The FSP responded by confirming that, while it had a policy designed to ensure that debts were not listed before they were 60 days overdue, there may have been a period when defaults may not have been accelerated correctly and, as a result, the accelerated amount of the debt was listed too early. It stated that it would conduct a full audit of its default listings since 2005 and that it would correct any found to have been made in error.


We reviewed the information provided and decided that the matter was definitely systemic due to the FSP’s acknowledgement that it had listed a number of defaults incorrectly and also because of our concerns with its credit listing policy and default notice. In order to rectify the systemic issue, the FSP was asked to correct the incorrect listings and to amend both its notice and the policy.

Failure to advise customers about FOS

We received two disputes in relation to an FSP’s accidental damage and theft protection plan product. In one dispute, the FSP issued a letter to the applicant after its initial review of the applicant’s complaint. The letter stated that if the applicant was dissatisfied with the FSP’s decision she could refer her dispute to the next step in its internal dispute resolution (IDR) process and that “you may refer this to a formal legal process such as the courts, mediation or arbitration”.


In the other dispute the IDR response letter to the applicant stated that, if still dissatisfied “you may refer your dispute to a formal legal process such as the courts, mediation or arbitration”.


These statements were raised with the FSP as a possible systemic issue because the FSP was not notifying customers of their right to refer their disputes to FOS, the timeframe for lodging a dispute with FOS and FOS’s contact details.  RG 165 requires an FSP to take these steps if a dispute has been through the IDR process but remains unresolved or is not resolved within the applicable time limits:


  • inform the customer they have a right to pursue the dispute with an external dispute resolution scheme, and
  • provide details about how to access that scheme.


The FSP reviewed the complaints about the protection plan and identified a number of customers who were not informed about their right to refer their disputes to FOS at the conclusion of the IDR process. The FSP agreed to contact those customers.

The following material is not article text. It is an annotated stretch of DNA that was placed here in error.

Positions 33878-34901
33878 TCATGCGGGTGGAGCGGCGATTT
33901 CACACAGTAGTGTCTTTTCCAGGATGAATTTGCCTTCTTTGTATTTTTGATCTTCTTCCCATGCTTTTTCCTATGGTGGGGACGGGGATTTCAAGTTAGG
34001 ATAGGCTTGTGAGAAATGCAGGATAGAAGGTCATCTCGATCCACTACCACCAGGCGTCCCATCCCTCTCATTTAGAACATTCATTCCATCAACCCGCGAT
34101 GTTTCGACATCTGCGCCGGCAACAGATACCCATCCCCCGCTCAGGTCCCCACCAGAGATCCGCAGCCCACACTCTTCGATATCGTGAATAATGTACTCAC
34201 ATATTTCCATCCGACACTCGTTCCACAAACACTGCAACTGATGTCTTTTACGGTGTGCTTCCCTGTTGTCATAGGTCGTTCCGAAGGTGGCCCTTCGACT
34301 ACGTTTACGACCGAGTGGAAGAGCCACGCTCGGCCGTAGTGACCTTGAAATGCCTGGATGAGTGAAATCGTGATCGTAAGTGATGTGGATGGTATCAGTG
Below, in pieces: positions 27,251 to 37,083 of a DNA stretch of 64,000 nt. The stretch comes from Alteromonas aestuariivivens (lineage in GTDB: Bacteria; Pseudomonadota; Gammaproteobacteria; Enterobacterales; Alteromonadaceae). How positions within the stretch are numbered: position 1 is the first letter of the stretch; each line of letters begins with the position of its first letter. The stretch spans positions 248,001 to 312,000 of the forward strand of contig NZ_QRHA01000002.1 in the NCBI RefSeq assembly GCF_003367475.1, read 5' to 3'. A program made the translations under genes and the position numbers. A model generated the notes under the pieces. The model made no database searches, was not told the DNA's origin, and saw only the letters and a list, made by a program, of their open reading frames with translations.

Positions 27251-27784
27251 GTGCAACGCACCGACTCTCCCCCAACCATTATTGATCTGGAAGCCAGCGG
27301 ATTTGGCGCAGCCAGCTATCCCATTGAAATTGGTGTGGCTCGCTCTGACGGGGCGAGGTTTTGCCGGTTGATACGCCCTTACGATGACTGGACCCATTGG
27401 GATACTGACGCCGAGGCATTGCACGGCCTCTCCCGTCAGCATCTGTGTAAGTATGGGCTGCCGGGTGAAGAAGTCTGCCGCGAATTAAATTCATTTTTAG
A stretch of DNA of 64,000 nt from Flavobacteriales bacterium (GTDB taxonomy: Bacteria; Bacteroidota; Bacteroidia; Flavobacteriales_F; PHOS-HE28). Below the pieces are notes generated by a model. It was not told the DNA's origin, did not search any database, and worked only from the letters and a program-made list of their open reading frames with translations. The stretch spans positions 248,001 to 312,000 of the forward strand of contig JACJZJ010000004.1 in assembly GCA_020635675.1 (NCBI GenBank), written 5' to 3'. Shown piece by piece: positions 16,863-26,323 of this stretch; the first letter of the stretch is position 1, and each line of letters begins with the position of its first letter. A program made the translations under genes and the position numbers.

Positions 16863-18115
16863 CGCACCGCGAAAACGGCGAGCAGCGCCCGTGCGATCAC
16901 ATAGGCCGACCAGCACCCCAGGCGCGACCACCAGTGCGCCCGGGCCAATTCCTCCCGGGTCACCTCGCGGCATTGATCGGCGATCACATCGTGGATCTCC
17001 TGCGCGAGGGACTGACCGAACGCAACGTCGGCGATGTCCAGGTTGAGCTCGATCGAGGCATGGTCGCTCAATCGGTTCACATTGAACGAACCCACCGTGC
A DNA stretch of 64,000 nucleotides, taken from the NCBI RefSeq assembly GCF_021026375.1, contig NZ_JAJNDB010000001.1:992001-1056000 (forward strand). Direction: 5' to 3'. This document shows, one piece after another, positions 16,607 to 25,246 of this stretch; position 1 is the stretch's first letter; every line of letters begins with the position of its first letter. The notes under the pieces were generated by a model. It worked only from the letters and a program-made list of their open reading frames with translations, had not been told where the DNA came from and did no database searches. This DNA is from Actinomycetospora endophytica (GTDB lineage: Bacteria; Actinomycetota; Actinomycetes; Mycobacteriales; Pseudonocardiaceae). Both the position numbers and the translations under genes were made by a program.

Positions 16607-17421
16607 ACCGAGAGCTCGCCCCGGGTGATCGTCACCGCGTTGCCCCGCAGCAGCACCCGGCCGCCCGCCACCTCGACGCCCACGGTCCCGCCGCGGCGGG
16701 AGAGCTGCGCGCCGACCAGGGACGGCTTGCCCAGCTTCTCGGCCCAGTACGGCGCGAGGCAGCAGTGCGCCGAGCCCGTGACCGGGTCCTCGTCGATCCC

Policy interpretation – definition of ‘rent’

We received a dispute arising from a claim lodged under a residential strata insurance policy administered on behalf of the FSP by its underwriting agency.


The applicant lodged a claim for the loss of 10 weeks rent. The applicant disputed the FSP’s deduction of commission from the rental monies payment under the policy. However, the FSP maintained it was entitled to make the deduction because the applicant was only entitled to the actual rental monies received, and that he would be profiting by being paid the commission.


We considered the dispute and determined that the policy terms and conditions did not authorise the FSP to deduct a commission (or any other amounts payable to a third party) from the payment due under the claim. We determined that the matter was a definite systemic issue.


Some of the ongoing definite systemic issues investigated in the December quarter are summarised below.

Methodology and disclosure of break costs on fixed interest loans
Two investigations remain on foot but are now close to resolution. No new possible systemic issues relating to this matter were identified during the December quarter.

Errors in credit listings and inaccurate credit file enquiries
This continues to be an area that raises systemic issue enquiries, particularly in relation to serious credit infringement listings.

Recovery of costs of dealing with FOS from an applicant
This issue has been confirmed as definitely systemic in relation to at least one FSP. Other FSPs are being reviewed for possible systemic issues in relation to this matter.

Failure to advise customers about FOS
There have also been disputes which illustrate that FSPs in some instances have failed to advise customers about FOS or have failed to provide correct information about FOS. As explained above, FSPs have to provide certain information about FOS in IDR responses.